Everyone is welcome to attend our talks. Refreshments are available before the talk, so come early, get acquainted, and have a bite to eat! The talks are 50 minutes in length, followed by a short break for refreshments and then 30 minutes of Q&A.
Please call (336) 758-5359 if you will require special assistance.
Dates and speakers for fall semester 2013
Note: unless stated otherwise, talks are held in the Philosophy Library, 316 Tribble Hall, at 5 pm.
- October 17: Kit Wellman, Washington University in St. Louis. “Procedural Rights”
I will argue that, absent special circumstances, there are no moral, judicial procedural rights. I divide this essay into four main sections. First I argue that there is no general moral right against double jeopardy. Next I explain why punishing a criminal without first establishing her guilt via a fair trial does not necessarily violate her rights. In the third section I respond to a number of possible objections. Finally, (if time permits) I consider the implications of my arguments for the human right to due process.
- November 1: Kevin Schilbrack, Western Carolina University. “Religious Disagreement as a Process.” Co-sponsored with Department of Religion. Please note that this talk will be held at 3:30 pm in Wingate 302.
Abstract: Given the cultural and ideological divisions of the present day, disagreement has become an important topic among philosophers. In this paper, I propose that philosophers study disagreement not simply as a static conflict between those who hold contradictory views, but also as a navigable process of cognitive dissonance and its resolution. Doing so lets us see that important philosophical questions about disagreement arise not only when the disagreement is between epistemic peers, but also earlier in the process before one has assessed the other’s evidence or logic. In this paper, I argue that even before one has assessed the other’s reasons, the mere fact of disagreement usually ought to move a person to reduce confidence in one’s belief. I defend this claim and show its implications for religious disagreements.
- November 7: Sarah Robins, University of Kansas. “Remembering, Relearning, and (Temporarily) Forgetting”
What does remembering require? It is common to think that remembering requires not only an accurate representation of a past event, but also a representation that is brought about in the right way. According to the Causal Theory of Memory (CTM), the right way involves a memory trace. But what are memory traces? Recently, Bernecker (2010) has proposed that memory traces are mental states that form an uninterrupted causal chain between learning and remembering. I argue that this view cannot distinguish remembering from relearning, or tell the difference between temporarily and permanently forgetting something. I conclude by presenting an alternative view of memory traces as capacities.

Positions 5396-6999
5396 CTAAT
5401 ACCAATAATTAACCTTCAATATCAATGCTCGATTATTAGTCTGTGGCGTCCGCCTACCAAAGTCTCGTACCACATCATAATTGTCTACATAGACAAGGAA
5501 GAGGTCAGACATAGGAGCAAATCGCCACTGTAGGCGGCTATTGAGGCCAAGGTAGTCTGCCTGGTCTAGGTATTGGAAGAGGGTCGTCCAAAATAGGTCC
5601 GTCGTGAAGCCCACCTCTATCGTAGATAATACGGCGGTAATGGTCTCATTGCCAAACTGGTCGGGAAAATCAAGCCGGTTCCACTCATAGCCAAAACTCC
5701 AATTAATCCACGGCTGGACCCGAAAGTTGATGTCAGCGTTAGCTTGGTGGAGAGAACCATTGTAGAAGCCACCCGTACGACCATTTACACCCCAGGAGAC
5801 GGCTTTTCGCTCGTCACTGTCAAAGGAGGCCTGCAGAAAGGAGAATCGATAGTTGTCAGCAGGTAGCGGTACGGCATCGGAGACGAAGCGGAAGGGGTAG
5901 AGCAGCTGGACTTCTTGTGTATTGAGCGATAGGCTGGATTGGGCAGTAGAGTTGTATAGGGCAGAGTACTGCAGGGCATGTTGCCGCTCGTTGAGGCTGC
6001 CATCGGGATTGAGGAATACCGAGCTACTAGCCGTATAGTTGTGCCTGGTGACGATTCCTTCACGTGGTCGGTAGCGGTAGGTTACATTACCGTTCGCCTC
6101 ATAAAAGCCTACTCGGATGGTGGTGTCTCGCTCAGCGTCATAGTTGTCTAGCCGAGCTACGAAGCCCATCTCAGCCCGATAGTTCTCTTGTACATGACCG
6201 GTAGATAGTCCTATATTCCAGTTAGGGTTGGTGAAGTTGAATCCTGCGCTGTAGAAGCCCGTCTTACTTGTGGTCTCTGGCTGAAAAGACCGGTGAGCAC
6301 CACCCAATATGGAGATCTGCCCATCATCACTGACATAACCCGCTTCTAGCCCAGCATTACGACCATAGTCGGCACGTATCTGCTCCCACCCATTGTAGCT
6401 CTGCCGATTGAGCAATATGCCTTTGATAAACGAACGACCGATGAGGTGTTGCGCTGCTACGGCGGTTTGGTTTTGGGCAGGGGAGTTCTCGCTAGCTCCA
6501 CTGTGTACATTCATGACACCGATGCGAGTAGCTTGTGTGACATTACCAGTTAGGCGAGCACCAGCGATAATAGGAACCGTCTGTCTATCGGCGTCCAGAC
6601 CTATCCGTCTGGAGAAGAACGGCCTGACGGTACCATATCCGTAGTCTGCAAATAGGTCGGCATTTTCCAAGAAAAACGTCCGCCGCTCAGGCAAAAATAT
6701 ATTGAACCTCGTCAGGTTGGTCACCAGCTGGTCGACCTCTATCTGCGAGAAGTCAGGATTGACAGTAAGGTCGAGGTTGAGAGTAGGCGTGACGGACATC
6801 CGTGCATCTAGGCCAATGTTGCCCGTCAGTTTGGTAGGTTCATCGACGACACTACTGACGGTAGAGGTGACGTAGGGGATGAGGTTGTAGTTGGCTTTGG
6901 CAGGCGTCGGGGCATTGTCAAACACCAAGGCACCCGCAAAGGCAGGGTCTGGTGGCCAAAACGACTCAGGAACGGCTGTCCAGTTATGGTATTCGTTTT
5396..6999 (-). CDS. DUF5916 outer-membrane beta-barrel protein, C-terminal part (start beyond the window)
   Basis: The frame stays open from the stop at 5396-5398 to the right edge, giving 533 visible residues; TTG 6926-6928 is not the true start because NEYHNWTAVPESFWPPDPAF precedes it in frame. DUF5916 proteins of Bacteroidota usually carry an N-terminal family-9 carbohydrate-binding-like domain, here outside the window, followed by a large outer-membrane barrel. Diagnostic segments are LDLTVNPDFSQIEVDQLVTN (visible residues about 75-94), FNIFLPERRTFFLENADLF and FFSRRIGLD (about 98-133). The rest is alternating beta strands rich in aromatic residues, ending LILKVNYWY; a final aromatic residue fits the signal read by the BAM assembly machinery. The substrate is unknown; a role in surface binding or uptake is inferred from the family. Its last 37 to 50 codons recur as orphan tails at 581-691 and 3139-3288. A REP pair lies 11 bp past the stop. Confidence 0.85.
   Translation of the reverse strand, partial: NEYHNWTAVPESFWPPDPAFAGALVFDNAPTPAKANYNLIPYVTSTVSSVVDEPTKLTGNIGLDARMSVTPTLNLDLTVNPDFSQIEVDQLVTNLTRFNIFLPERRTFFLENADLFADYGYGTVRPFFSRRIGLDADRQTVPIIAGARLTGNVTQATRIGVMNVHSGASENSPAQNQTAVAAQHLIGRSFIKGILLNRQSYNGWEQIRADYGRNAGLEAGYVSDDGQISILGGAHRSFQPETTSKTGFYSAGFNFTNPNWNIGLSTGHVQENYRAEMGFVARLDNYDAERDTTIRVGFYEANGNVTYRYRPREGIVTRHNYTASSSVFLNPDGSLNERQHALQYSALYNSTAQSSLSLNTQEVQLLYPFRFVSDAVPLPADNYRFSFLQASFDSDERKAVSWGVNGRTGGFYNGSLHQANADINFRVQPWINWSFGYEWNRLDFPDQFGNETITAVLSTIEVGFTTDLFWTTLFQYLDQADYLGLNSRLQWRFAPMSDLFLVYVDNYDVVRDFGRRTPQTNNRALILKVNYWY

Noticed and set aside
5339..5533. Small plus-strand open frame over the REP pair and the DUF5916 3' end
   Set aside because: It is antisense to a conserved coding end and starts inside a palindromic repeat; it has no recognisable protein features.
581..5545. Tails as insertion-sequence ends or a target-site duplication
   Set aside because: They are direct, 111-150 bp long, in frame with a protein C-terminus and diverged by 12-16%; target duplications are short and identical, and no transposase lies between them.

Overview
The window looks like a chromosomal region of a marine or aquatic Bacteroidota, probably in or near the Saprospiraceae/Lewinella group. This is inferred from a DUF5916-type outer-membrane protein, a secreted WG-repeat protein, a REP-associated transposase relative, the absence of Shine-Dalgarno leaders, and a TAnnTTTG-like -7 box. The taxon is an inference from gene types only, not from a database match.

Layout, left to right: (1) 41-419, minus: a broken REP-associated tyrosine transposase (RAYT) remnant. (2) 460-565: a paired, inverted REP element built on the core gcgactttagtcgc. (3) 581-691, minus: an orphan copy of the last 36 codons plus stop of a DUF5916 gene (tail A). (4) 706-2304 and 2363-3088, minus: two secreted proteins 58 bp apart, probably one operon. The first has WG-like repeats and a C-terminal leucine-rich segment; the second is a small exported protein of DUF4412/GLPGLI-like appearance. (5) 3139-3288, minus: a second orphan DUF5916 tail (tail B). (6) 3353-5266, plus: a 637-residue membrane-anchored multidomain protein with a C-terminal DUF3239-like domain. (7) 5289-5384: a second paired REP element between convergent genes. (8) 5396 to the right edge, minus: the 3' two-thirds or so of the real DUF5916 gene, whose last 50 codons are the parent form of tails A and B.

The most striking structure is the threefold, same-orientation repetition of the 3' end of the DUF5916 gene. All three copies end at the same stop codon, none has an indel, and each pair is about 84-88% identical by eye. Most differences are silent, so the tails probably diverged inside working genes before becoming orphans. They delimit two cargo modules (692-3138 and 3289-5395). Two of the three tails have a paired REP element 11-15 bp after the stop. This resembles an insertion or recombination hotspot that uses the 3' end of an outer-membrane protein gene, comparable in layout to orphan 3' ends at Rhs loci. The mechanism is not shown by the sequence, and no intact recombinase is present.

- November 14: Valerie Tiberius, University of Minnesota. “Well-Being as Value Fulfillment: an Argument for Well-being Holism”
In this talk I present an overview of a theory of well-being that takes values rather than desires or preferences to be the key to well-being. According to the value fulfillment theory, a person’s life goes well to the extent that she pursues and fulfills or realizes things that she values where those values are emotionally suitable and seen by the person to make her life go well. This theory is holistic in the sense that it takes the contribution of individual moments of fulfillment to well-being to be determined by their role in an overall “value-full” life. I argue for holism on the grounds that a holistic theory provides us with the right critical perspective on our current desires and values.
Dates and speakers for spring semester 2014
- February 6: Rebecca Kukla, Georgetown University
- February 20: Steve Nadler, University of Wisconsin. “Why Was Spinoza Excommunicated?”
- March 27: Kieran Setiya, University of Pittsburgh. “Does Moral Theory Corrupt Youth?”
- April 3: Steve Grimm, Fordham University. “What Is Wisdom?”
- April 25: Verity Harte, Yale University (this is a joint colloquium with Classics)